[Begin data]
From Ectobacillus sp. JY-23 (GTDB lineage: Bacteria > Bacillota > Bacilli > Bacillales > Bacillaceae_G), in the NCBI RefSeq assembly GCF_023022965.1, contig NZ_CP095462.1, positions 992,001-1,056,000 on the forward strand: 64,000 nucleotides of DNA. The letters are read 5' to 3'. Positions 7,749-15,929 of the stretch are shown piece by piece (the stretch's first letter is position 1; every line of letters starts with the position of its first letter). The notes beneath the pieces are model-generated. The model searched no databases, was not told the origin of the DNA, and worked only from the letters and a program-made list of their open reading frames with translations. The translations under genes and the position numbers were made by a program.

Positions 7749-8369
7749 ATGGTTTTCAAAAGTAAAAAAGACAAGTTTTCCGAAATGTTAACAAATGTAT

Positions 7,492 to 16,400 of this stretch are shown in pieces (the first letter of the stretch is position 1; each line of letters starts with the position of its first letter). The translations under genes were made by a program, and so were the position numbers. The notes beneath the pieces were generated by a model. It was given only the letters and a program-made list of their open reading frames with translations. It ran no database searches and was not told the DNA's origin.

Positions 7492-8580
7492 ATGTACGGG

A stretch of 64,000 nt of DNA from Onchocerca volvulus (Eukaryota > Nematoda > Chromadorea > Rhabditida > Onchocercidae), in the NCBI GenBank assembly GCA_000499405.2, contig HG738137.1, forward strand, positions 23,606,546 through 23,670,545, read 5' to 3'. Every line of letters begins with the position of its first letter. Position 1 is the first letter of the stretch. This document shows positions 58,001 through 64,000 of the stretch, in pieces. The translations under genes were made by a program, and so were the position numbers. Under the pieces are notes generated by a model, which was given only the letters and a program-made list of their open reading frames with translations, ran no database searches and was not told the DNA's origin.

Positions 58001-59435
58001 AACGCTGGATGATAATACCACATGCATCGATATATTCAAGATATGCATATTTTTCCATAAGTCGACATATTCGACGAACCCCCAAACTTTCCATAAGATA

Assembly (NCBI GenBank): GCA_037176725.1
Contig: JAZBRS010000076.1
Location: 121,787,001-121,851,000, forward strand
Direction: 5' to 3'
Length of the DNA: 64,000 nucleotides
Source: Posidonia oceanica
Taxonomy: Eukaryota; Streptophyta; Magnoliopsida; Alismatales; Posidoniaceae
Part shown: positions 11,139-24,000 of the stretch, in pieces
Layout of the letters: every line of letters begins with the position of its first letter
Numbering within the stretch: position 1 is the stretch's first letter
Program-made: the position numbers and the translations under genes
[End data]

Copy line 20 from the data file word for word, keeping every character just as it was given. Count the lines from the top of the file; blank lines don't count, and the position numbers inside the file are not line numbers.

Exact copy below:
Program-made: the position numbers and the translations under genes